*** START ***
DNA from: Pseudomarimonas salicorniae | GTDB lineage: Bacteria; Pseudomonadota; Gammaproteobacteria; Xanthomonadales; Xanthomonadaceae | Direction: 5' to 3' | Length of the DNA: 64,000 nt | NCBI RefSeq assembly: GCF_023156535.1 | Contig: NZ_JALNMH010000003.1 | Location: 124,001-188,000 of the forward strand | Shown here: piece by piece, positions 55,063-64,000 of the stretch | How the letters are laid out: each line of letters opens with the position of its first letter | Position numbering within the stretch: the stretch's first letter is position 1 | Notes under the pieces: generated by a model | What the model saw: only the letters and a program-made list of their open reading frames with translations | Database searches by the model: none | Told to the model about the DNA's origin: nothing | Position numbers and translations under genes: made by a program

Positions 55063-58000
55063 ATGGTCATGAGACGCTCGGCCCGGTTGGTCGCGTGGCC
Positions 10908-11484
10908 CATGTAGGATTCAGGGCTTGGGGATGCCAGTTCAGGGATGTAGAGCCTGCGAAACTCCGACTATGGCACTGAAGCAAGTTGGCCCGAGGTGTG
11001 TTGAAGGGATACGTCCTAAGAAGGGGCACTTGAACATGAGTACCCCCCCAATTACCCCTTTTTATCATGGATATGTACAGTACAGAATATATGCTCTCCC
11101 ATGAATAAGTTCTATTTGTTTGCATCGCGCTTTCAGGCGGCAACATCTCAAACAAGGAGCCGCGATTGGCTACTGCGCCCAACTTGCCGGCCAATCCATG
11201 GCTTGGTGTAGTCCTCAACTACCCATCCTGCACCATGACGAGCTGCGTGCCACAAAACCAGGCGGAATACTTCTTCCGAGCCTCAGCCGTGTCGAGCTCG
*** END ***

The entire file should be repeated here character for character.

DNA from: Pseudomarimonas salicorniae | GTDB lineage: Bacteria; Pseudomonadota; Gammaproteobacteria; Xanthomonadales; Xanthomonadaceae | Direction: 5' to 3' | Length of the DNA: 64,000 nt | NCBI RefSeq assembly: GCF_023156535.1 | Contig: NZ_JALNMH010000003.1 | Location: 124,001-188,000 of the forward strand | Shown here: piece by piece, positions 55,063-64,000 of the stretch | How the letters are laid out: each line of letters opens with the position of its first letter | Position numbering within the stretch: the stretch's first letter is position 1 | Notes under the pieces: generated by a model | What the model saw: only the letters and a program-made list of their open reading frames with translations | Database searches by the model: none | Told to the model about the DNA's origin: nothing | Position numbers and translations under genes: made by a program

Positions 55063-58000
55063 ATGGTCATGAGACGCTCGGCCCGGTTGGTCGCGTGGCC
Positions 10908-11484
10908 CATGTAGGATTCAGGGCTTGGGGATGCCAGTTCAGGGATGTAGAGCCTGCGAAACTCCGACTATGGCACTGAAGCAAGTTGGCCCGAGGTGTG
11001 TTGAAGGGATACGTCCTAAGAAGGGGCACTTGAACATGAGTACCCCCCCAATTACCCCTTTTTATCATGGATATGTACAGTACAGAATATATGCTCTCCC
11101 ATGAATAAGTTCTATTTGTTTGCATCGCGCTTTCAGGCGGCAACATCTCAAACAAGGAGCCGCGATTGGCTACTGCGCCCAACTTGCCGGCCAATCCATG
11201 GCTTGGTGTAGTCCTCAACTACCCATCCTGCACCATGACGAGCTGCGTGCCACAAAACCAGGCGGAATACTTCTTCCGAGCCTCAGCCGTGTCGAGCTCG